Courts applying the test in maritime cases have consistently found that plaintiffs on board vessels that experience near misses are within the zone of danger. In Stacy, for example, the Ninth Circuit held that a fisherman sufficiently alleged he was in the zone of danger when a ship narrowly avoided hitting his fishing boat, only to collide with a nearby vessel. 609 F.3d at 1034-37. Similarly, the plaintiff in In re Clearsky Shipping Corp. was aboard a docked casino boat as a vessel collided with a nearby wharf. No. Civ. 96-4099, 2002 WL 31496659, *1 (E.D. La. Nov. 7, 2002). The plaintiff was “obviously in the ‘zone of danger’ ” as she attempted to exit the casino boat and witnessed the other vessel coming directly toward her. Id. at *3.
In another near-miss case, a class of passengers sued a cruise line after they experienced a severe storm on their voyage. Williams, 907 F.Supp. at 404. The court found that the passengers “[met] the first part of the zone of danger test in that they were placed in immediate risk of physical impact by [the cruise line's] conduct.” Id. at 407. Finally, the case of Hutton v. Norwegian Cruise Line Ltd. goes beyond a near miss and involves an actual collision. 144 F.Supp.2d 1325 (S.D. Fla. 2001). There, a proposed class of passengers sued when their cruise ship collided with another vessel. Id. at 1326. The lead plaintiffs were sleeping in their cabin at the time of the collision, and then went to their muster (emergency) station, where they saw the other vessel in flames. Id. The court found that when the ships collided the lead plaintiffs “were certainly within the zone of danger,” as they “were frightened and were placed in immediate risk of physical harm by the Defendant's negligent conduct.” Id. at 1328.
It is fair to characterize the Sawyers' experience on board the M/V ISLAND TRANSPORTER as involving more immediate peril than any of the cases summarized above. They were aboard a relatively small ferry as it attempted to traverse a sea roiled by large waves. Ryan Sawyer was in the cabin of his Mack truck as its passenger-side wheels lifted off the ground, causing the vehicle to tip against the vessel's bulwark. Ross Sawyer watched as the Mack truck and cement truck tipped with his brother and co-worker inside their respective cabins. Both Sawyers reasonably feared that the vehicles would go overboard, or that the vessel—listing significantly to its port—would capsize. Given this series of events, the district court did not clearly err by determining that the Sawyers were within the zone of danger.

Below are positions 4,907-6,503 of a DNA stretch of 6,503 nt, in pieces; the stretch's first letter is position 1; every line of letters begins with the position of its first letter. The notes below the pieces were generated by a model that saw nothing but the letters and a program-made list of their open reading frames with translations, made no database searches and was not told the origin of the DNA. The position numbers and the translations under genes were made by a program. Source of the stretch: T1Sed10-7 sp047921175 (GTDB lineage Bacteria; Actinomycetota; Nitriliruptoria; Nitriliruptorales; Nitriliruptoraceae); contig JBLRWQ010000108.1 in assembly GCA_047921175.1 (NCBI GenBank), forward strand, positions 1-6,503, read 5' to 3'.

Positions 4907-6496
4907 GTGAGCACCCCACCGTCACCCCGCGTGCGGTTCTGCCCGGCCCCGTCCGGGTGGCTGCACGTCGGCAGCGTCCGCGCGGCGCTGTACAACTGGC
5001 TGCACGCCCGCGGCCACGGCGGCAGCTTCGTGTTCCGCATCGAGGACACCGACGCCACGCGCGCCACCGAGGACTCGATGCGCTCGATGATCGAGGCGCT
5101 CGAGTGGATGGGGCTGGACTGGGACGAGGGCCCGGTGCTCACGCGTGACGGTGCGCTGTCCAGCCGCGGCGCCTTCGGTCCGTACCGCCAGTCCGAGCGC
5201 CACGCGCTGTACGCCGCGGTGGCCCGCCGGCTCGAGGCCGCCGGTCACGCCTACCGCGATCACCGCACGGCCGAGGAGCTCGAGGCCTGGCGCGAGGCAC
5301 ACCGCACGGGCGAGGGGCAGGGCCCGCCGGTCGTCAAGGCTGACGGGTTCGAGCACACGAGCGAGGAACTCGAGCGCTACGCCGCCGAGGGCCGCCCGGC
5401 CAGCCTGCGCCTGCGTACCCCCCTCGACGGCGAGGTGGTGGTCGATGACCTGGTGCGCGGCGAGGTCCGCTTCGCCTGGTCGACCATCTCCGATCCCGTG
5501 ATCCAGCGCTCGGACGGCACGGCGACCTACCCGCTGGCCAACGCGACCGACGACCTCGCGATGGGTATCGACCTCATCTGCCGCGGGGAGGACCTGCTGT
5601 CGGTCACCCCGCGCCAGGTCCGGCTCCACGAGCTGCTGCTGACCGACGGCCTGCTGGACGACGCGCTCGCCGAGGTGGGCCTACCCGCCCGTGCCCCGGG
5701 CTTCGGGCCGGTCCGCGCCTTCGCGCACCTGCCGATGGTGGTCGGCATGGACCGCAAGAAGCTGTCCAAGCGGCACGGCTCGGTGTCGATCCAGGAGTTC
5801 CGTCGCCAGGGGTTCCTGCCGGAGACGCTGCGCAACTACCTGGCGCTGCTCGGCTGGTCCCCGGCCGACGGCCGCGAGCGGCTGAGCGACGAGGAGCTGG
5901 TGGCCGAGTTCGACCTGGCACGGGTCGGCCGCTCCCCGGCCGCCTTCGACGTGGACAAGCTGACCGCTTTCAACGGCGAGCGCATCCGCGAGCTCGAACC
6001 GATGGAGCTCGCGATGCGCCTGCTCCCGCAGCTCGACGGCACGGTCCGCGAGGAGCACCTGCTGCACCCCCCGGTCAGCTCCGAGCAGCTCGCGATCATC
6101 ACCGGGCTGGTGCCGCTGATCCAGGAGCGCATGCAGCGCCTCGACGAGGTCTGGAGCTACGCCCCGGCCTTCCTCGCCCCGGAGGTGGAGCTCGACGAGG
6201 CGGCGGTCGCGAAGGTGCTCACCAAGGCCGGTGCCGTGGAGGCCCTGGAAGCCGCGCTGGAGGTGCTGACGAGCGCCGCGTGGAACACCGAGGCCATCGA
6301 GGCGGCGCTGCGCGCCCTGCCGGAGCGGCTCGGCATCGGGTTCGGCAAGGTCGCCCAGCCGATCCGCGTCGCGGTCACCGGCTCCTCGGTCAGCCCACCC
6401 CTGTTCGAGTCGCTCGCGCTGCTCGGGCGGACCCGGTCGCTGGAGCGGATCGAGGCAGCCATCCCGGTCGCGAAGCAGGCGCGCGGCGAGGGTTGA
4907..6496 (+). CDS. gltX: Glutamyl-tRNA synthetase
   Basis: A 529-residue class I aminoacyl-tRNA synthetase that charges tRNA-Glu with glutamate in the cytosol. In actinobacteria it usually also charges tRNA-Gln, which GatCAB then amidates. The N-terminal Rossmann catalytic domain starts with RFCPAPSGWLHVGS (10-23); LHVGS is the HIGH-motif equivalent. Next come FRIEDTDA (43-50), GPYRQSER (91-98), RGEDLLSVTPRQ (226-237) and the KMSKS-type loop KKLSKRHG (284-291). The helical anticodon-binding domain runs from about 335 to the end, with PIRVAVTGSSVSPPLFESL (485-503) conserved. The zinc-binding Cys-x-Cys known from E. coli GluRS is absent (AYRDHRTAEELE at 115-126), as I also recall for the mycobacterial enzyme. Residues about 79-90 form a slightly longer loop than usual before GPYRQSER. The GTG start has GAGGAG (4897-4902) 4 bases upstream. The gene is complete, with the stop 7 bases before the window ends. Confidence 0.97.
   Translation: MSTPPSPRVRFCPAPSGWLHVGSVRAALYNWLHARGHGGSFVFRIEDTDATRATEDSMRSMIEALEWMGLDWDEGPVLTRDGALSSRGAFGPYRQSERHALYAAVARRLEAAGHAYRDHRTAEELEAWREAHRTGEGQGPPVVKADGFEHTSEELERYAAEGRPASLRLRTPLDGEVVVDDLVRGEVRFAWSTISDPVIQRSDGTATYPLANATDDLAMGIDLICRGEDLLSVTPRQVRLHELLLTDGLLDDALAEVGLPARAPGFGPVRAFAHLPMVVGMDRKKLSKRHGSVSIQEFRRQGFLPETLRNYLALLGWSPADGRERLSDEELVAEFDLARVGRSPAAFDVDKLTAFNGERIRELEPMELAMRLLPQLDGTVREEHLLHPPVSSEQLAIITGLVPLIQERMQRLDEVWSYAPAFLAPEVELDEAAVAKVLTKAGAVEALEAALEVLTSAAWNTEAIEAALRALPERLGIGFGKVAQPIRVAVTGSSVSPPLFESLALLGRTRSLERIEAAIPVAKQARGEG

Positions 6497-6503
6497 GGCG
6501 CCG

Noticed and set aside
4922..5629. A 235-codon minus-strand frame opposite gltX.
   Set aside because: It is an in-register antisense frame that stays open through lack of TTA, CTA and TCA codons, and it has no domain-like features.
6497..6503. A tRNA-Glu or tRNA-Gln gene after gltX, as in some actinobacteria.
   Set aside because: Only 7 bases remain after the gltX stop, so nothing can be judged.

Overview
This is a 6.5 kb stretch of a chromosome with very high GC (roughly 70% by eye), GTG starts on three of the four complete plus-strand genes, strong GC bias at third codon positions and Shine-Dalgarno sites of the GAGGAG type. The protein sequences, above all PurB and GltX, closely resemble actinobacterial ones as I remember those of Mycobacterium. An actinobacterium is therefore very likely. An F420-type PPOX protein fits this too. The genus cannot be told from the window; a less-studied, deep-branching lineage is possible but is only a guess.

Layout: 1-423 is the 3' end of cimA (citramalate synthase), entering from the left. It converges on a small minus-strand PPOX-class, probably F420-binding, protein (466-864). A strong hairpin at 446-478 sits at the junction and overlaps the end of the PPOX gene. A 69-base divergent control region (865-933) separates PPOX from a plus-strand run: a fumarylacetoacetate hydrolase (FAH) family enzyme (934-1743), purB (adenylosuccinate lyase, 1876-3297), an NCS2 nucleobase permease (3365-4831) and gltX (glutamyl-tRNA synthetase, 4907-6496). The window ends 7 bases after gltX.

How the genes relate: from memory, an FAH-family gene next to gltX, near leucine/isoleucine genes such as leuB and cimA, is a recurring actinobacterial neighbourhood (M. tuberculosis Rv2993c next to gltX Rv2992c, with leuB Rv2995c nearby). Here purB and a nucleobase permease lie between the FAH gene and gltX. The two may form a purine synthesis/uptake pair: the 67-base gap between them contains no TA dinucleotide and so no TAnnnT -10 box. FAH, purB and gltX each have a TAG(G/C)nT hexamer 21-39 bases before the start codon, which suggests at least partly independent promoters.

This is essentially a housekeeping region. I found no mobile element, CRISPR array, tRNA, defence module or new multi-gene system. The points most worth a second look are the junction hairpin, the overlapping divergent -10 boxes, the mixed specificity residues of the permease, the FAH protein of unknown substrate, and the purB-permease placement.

4. The Physical Consequences Requirement
The second issue left open by Petition was whether a plaintiff can recover for NIED under the general maritime law without showing physical consequences of his emotional distress. The district court assumed that this requirement applied to the Sawyers' NIED claims, concluded that the brothers satisfied the requirement, and awarded each of them $50,000. Island Transporter contends that the district court clearly erred by finding that the Sawyers showed physical consequences of their emotional distress, and argues that the brothers cannot recover damages for NIED absent such a showing.
Whether the physical consequences requirement applies to NIED claims under the general maritime law is a matter of some disagreement among the federal courts. See, e.g., Tassinari v. Key W. Water Tours, L.C., 480 F.Supp.2d 1318, 1321-22 (S.D. Fla. 2007) (collecting cases). As in Petition, this case does not require us to resolve that issue in the First Circuit. For reasons that we will explain, it was not clearly erroneous for the district court to conclude that the Sawyers satisfied the physical consequences requirement. Given that their NIED claims succeed regardless of whether the requirement applies, we, like the district court, assume, without deciding, that the requirement applies in this case.